Speciality diving courses

Speciality diving courses

Speciality diving courses


Let’s be honest, there are very few speciality diving courses that the diving agencies sell that are much use to you as a diver. You don’t need to do a buoyancy speciality diving course to achieve improved buoyancy, you just need to get out there and dive or get tips on things to think about and practice when diving- any experienced diver can offer advice on this.


Of all the endless specialities available, in my opinion, there are 4 that are useful- nitrox, deep, wreck, and Diver Propulsion Vehicle (DPV). None of them are required, but any one of them will increase your safety (if taught correctly) and/or open up new types of diving to you.


Contact me if you’d like more information about speciality training.

Deep speciality diving

Deep diver


40m (130ft) is the absolute depth limit for recreational diving, I don’t care what BSAC says. Any deeper than this is firmly in the realm of technical diving. Under normal circumstances there isn’t much point in diving to 40m on a single tank- you don’t have a lot of gas and your No Decompression Limits (NDLs) will be very low. Narcosis is also much more of a concern.


However, it is very useful and can be eye-opening going to 40m in a controlled way with an instructor. It’s probably the best way to show you why you shouldn’t go to 40m as a recreational diver. You will have direct experience of seeing just how low your NDLs are, how your gas consumption increases at 5 atmospheres, and maybe most importantly, how narcosis impairs you. That’s quite the perfect storm to allow things to go wrong.


Understanding narcosis, dive planning and gas management will certainly make you a safer, better diver. It will also be beneficial should you inadvertently find yourself in a downcurrent.


The deep diver course consists of some theory and 4 open-water dives. Certification will allow you to dive to 40m (130ft).

Nitrox diver


Nitrox diving involves using higher percentages of oxygen of up to 40%. If you use nitrox but follow an air profile, you will reduce your risk of Decompression Sickness (DCS), as your body is taking on less nitrogen than your dive computer “thinks” it is. Alternatively, if you set your dive computer to the nitrox percentage you are using, you will get longer NDLs. However, by using nitrox in this way, your DCS risk is the same as diving on air.


The nitrox course consists of some theory on the benefits and hazards of using higher oxygen mixtures, dive planning, and learning how to properly analyse your gas and label your tank. It normally takes 1 day and will certify you to use nitrox mixtures up to 40% oxygen. Nitrox is perhaps the most useful speciality diving course you can do. If you combine it with sidemount, you will really get the benefits of increased NDLS.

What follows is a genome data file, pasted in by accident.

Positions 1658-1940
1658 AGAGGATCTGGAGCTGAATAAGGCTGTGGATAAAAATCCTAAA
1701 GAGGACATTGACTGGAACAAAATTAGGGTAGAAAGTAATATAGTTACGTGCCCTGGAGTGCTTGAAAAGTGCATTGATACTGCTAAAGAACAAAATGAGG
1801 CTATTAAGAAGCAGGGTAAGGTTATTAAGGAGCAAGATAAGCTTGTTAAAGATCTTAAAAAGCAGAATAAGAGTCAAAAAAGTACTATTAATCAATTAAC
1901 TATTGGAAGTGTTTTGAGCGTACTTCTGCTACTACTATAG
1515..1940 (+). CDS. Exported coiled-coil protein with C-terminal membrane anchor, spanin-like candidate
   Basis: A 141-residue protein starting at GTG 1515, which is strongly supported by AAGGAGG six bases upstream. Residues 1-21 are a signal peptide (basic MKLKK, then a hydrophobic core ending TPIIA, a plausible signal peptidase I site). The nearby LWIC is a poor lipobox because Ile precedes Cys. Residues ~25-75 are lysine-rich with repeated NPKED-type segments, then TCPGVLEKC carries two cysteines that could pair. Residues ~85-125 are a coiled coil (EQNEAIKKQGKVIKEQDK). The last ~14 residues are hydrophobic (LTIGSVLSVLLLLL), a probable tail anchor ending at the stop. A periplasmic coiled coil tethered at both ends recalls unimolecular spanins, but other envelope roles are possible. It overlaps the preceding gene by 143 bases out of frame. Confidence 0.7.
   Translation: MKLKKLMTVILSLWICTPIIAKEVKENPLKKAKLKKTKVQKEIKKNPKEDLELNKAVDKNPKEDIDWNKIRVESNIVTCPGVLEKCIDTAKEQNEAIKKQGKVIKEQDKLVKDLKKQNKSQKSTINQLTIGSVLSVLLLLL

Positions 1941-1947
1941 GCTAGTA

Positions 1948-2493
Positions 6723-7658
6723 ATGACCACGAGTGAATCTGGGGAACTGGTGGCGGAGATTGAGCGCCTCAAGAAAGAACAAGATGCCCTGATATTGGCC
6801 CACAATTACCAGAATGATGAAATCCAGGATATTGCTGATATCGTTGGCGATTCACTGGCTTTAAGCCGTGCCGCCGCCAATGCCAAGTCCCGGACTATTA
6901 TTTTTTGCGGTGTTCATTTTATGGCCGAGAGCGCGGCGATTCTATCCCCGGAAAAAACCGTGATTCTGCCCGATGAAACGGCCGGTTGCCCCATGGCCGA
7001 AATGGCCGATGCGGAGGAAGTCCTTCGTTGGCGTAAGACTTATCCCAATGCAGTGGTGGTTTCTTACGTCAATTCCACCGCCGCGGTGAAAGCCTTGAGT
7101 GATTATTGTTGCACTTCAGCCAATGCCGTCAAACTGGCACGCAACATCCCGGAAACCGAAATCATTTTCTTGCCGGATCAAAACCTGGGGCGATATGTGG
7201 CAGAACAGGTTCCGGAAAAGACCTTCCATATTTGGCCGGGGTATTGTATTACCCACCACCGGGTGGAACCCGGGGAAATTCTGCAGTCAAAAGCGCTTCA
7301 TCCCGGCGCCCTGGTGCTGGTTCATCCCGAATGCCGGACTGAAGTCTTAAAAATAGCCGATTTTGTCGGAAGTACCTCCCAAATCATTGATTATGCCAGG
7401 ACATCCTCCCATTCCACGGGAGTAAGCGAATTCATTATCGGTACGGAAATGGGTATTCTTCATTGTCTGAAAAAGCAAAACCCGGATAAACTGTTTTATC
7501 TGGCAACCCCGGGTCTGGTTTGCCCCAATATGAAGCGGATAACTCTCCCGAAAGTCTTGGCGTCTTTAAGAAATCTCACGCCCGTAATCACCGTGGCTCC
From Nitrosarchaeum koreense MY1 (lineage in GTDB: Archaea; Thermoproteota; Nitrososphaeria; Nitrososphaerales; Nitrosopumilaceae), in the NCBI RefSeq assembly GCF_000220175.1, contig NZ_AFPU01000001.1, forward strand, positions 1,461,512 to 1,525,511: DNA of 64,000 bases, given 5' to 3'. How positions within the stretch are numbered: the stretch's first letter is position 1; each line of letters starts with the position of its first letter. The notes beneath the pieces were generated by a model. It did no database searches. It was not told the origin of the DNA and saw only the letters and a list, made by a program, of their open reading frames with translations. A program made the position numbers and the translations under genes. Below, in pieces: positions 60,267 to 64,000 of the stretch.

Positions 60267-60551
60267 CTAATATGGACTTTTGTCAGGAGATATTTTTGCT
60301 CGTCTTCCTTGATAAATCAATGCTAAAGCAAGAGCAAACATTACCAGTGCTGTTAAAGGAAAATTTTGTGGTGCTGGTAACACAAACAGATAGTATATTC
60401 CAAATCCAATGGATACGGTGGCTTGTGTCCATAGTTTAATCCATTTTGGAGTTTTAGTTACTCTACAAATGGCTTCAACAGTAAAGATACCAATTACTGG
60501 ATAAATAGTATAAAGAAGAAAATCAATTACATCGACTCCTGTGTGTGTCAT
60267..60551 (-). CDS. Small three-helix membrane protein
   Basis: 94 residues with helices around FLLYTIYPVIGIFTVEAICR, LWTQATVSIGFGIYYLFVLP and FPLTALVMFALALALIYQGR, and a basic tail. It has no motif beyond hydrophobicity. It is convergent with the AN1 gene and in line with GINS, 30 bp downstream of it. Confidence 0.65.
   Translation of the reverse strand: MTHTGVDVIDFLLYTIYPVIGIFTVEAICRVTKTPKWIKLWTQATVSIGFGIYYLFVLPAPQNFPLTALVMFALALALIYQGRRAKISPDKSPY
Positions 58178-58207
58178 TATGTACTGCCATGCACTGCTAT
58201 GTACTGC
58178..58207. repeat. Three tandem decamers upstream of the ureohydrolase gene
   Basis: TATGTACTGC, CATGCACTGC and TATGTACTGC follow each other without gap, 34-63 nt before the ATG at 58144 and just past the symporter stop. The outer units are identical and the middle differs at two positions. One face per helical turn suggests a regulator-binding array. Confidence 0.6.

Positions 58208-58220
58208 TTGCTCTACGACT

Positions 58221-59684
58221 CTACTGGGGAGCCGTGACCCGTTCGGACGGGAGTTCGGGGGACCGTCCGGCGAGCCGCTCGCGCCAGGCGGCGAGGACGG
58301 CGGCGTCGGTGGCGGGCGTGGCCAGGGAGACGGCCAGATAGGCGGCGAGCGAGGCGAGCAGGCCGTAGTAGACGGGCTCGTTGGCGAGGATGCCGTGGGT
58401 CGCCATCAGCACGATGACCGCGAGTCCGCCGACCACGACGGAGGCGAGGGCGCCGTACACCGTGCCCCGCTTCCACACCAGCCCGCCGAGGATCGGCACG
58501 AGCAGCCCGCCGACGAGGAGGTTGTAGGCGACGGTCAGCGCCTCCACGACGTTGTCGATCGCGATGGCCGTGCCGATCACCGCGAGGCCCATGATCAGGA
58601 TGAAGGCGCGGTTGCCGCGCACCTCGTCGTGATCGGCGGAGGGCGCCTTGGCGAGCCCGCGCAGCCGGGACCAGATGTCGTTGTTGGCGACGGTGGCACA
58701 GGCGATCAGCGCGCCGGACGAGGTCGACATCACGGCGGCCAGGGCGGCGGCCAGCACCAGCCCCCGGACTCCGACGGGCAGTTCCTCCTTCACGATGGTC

Wreck diving

Wreck diver

Wreck diving interests many divers for numerous reasons, history, photography, marine life; they can be very alluring places. But they can also be very dangerous places. You should never attempt to go inside a wreck without appropriate training. Training should include outlining the hazards and learning how to manage them. This includes correct use of a guideline, and other important diving procedures. A big part of the course (with me anyway) involves recognising when to turn around inside a wreck, or even whether to go inside in the first place.


Whilst many instructors can teach wreck diving, most don’t know the skills required to dive them safely. I strongly recommend that you only do a wreck course with an instructor that teaches technical diving and advanced wreck courses. I really can’t emphasis that enough. Certification allows you to penetrate inside wrecks to a point within the daylight zone, and within your current depth limit. It is normally run over 3-4 days and includes 3-4 dives. View the SDI wreck diver speciality course here.

Diver Propulsion Vehicle (DPV)


Diving with a DPV or underwater scooter, is probably the most fun you can have underwater. It’s an amazing feeling to fly along a reef, and particularly pleasing when doing so against a current. A good DPV course involves learning how to look after the DPV- charging it, assembly, and effective rinsing. You will learn the correct technique for using it, such as recognising how it affects your buoyancy.


Importantly, there are numerous emergency procedures that are essential to learn, should a DPV fail, or continue to work when you don’t want it to. The DPV course is meant for open water diving only.  Cave divers should (but often don’t) undertake additional training to use DPVs in overhead environments. View the SDI Diver Propulsion Vehicle speciality course here.

DPV diving

Technical diving courses

Scuba diving courses